4. Liberally apply the remover to the old adhesive stuck on the aluminum trim pieces using an acid brush and let it soak for a while. The solvent will soften up the old adhesive so it can be easily removed. I applied it every 2 or 3 minutes for about 20 minutes. It softens up the old stuff pretty good. If you don’t work at this the old glue will harden up again after the solvent evaporates. Start gently scraping, preferably with a plastic scraper. Just keep working at it until you get it off. Once you have removed most of the old adhesive use a dry rag to rub off remaining residue. Be careful here not to get any solvent/remover on painted or interior surfaces. It shouldn’t hurt paint that has been there for a while but the remover will soften any new paint. Make sure you use a plastic knife or scraper, a metal one can damage the trim pieces or painted surfaces.

5. Once everything is dry you should test fit the new felt seal. Mine were about 10 inches longer than what I needed. Leave about 3 to 4 inches of excess felt seal extending out from the T-Top edges. This will have to be trimmed later and tucked into a small hole in the trim to finish the job.

6. The 3M weather-strip adhesive cement is like contact cement. You apply it to both surfaces, wait for it to get tacky and stick everything in place. I worked this in sections so I wouldn’t get glue on anything else like the seats!! Just start at one end and work your way around. I used the top surface of the roof trim as an alignment guide. The new seals are stiff and bendable with the aluminum tape used for a foundation. Use adhesive on both the trim piece surface and the seal surface. Then just work slowly and work the seal around the curves in the trim pieces. Take your time!! After the felt seal is glued in place insert your glass panel to hold everything in place while the adhesive cures. See picture below.

7. All that is left is to trim the ends and tuck the material into the trim openings. If possible, let the adhesive cure for a while. I left the T-Top panel in place for a couple of hours before I started this step. The ends are just tucked into openings in the trim. On the front it is tucked into the trim piece end opening. In the back there is a hole in the trim piece that you have to tuck the seal into. I started by cutting off the excess leaving about 2 inches. I then removed the thread/stitching from the two seams and cut just the tube (not the material or aluminum tape) at the edge of the t-top panel in the roof so it doesn’t hang down. I put the felt material back around the metal tape and folded it in a fashion so it would fit into the trim openings the old seals were in. You will need to cut the material and tape so it fits, you won’t be able to tuck a whole lot of the material into the opening. This last step is trial and error as you will have to trim and try fitting the ends of the felt seal in the trim piece openings until it fits properly. Once you finish one side the other will be much easier. See pictures below to see how I did it.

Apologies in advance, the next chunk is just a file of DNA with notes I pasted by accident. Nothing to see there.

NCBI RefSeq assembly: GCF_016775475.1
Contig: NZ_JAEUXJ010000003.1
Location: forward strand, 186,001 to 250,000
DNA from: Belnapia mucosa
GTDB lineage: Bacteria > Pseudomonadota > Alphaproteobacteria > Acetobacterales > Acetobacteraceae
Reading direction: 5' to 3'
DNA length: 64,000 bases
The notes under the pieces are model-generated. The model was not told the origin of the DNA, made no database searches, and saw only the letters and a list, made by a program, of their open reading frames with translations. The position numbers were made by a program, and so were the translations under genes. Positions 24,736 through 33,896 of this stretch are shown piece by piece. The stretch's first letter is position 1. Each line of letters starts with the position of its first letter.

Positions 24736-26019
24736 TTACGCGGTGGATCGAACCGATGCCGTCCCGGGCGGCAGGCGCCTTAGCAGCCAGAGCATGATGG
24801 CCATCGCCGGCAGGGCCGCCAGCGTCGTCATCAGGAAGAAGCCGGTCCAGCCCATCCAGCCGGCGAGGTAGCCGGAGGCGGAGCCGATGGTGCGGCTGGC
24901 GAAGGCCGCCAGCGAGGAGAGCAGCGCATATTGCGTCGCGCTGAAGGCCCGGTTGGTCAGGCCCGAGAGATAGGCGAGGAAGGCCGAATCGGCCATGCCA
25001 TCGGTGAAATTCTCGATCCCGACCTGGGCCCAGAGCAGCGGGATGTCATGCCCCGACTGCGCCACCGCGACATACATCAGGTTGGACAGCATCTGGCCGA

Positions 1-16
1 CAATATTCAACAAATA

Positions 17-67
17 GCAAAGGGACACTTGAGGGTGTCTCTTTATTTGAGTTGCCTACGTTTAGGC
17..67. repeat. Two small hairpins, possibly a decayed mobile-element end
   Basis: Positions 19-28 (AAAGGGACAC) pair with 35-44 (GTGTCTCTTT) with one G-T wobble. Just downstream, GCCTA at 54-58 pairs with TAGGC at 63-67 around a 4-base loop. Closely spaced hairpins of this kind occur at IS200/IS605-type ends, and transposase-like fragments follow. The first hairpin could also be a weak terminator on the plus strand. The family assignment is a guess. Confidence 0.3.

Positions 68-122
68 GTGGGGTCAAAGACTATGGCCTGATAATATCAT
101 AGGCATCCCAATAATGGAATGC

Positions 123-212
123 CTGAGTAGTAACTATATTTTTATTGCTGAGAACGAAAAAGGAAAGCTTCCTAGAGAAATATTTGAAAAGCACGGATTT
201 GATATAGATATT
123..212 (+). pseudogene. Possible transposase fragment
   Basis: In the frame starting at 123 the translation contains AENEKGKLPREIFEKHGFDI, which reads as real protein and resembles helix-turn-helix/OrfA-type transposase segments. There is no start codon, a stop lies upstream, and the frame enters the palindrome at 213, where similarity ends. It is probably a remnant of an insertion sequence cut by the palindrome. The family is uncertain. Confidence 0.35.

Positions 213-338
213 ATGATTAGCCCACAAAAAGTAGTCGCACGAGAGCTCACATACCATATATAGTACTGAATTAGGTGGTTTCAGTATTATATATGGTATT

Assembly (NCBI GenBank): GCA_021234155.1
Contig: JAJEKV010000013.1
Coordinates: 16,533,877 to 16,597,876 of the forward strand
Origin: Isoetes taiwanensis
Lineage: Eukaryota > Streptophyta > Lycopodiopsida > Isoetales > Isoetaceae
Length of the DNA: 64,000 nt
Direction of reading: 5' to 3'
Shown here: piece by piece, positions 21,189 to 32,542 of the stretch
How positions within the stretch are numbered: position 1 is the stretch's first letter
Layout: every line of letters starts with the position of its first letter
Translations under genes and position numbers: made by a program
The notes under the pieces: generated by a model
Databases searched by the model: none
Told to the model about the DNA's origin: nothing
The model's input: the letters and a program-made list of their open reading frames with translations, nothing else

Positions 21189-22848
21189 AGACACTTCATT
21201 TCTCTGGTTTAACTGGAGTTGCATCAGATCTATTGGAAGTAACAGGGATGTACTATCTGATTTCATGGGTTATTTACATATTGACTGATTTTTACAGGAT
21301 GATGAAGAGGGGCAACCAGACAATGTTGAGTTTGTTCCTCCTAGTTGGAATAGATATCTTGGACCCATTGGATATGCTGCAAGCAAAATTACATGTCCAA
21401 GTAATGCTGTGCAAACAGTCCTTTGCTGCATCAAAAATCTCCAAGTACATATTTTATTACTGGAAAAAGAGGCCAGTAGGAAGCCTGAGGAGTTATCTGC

Contact information for the seals is:

Jake Kelley
Kelley’s Custom Auto Restyling
68364 Commercial Road
Cathedral City, CA 92234

Update 5/7/20: I believe Kelly’s is no longer in Business, and I’m still not finding anyone making these seals.

Part description;

6.8 Sunroof seals for Chrysler Cordoba “T” Top.

Total for parts and shipping to Michigan was $85.18


The seals for the Cordoba/Magnum consist of a flexible tube similar to surgical tubing and aluminum tape about 3/4″ wide wrapped with a felt material. One of the big differences between these seals and the originals is that the newer ones are stitched with 2 seams. This stitching forces the rubber tube to the top of the seal. My original seals allowed the tube to float around. Another thing I noticed about the new seals is that the wall thickness of the tube used has much thicker walls. So, even though it is slightly smaller in diameter than the originals it is more resistant to being squashed. The glass panels fit nice and snug!

Since these seals are glued in place and no trim needs to be removed, I don’t think there should be any rattling issues. Took my car down the road after the new seals were installed and was pleased to find it much quieter than before. No wind leaks. Even pushed her to 80 mph for the wind noise skeptics, still no wind leaks, whistles and no rattles.

The hardest part of this job is removing the old adhesive. I probably have about 15 minutes in removing the old seals, 2 to 3 hours removing old adhesive and probably about 45 minutes installing the new seals.

Overall, I’m pleased with the way they function and look. My old seals were tired and the passenger side was starting to tear in places and likely would not have survived the summer.

Just remember the 3 rules….. Patience, Patience, and Patience. It’s worth the effort!!

See picture below of the finished product.